I think contracts should be written and signed by both parties. A verbal contract is unfair — especially if the consumer is not aware that it exists.
Suppose you’re speaking to Bell Canada and you’re offered a discount. You say OK, but don’t ask any questions. You have no idea you’ve entered into an informal contract.
Some time later, you switch your business to another firm. Bell makes you repay all your monthly discounts, going back to when you received them, in your final bill.
Since you didn’t know you had a contract, you didn’t know when it expired. And if you did know the expiry date, you could have delayed your switch for a few months.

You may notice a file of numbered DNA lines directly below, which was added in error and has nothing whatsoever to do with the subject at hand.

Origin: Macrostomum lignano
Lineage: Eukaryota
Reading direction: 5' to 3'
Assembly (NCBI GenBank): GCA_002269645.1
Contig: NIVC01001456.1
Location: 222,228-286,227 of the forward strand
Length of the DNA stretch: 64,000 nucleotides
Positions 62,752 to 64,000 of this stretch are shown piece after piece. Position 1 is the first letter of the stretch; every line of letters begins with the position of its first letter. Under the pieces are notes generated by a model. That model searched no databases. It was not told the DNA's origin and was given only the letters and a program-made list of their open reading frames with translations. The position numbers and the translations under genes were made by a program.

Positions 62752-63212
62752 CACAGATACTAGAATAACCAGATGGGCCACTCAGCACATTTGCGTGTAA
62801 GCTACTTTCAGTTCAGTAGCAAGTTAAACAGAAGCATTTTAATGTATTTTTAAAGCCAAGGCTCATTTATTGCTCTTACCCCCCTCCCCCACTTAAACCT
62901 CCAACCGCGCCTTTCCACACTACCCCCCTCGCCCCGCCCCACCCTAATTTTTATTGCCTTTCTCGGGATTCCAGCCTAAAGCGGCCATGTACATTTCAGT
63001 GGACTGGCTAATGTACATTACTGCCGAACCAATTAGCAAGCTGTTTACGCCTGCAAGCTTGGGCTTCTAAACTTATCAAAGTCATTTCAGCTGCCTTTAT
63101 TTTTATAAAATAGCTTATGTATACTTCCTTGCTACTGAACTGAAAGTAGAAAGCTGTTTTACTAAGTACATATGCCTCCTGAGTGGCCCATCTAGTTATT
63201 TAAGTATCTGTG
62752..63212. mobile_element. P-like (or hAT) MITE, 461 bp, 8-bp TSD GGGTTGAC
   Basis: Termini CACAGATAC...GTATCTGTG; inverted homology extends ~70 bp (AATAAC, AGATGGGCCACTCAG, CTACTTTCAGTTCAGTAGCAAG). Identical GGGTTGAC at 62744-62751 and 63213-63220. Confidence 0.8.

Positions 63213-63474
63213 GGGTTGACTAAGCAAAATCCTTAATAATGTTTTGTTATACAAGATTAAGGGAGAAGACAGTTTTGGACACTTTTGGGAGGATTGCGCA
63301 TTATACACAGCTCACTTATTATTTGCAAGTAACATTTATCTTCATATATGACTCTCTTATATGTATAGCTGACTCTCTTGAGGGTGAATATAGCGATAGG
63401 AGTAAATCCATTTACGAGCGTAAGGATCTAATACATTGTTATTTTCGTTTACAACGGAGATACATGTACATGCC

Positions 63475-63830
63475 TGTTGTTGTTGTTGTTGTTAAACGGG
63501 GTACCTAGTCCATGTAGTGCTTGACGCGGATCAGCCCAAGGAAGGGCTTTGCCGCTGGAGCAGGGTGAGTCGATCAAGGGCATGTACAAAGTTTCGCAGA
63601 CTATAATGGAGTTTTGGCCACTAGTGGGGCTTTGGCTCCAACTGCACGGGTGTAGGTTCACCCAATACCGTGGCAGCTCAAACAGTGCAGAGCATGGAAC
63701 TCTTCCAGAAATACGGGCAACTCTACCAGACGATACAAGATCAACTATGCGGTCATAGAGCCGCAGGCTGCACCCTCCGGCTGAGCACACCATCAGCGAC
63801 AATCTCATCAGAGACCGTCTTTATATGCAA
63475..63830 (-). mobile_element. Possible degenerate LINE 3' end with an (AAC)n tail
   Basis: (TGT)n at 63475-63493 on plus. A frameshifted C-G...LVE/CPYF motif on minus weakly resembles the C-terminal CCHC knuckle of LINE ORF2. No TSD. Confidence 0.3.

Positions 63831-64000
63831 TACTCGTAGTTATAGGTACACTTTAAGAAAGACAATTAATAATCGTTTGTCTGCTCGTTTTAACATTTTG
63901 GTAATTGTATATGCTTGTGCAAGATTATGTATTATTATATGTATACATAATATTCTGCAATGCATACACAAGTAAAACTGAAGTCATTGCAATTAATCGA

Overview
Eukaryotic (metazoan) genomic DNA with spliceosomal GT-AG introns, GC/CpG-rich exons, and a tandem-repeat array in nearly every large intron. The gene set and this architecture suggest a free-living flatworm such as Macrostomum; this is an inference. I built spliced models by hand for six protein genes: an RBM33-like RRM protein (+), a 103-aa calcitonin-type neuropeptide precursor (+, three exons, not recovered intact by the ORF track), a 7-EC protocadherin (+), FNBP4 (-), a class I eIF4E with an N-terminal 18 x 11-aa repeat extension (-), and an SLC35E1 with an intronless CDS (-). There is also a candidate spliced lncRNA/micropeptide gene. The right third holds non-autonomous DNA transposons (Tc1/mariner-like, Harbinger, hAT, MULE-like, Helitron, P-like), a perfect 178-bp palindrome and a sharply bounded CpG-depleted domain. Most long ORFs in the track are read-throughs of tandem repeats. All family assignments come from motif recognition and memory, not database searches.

I wrote about this issue here a few months ago, but now I have an update. Daryl Charanduk, whose comment appears in the earlier post, appealed Bell’s decision to the Commissioner for Complaints for Telecommunications Services (CCTS).
CCTS upheld Bell’s verbal contract, based on the information given by both sides. Check out its decision posted below.
As for Charanduk, he’s still unhappy with Bell. But he’s happy he switched. Now he’s paying much less than he did with Bell, even after receiving the fictitious discount that was later clawed back.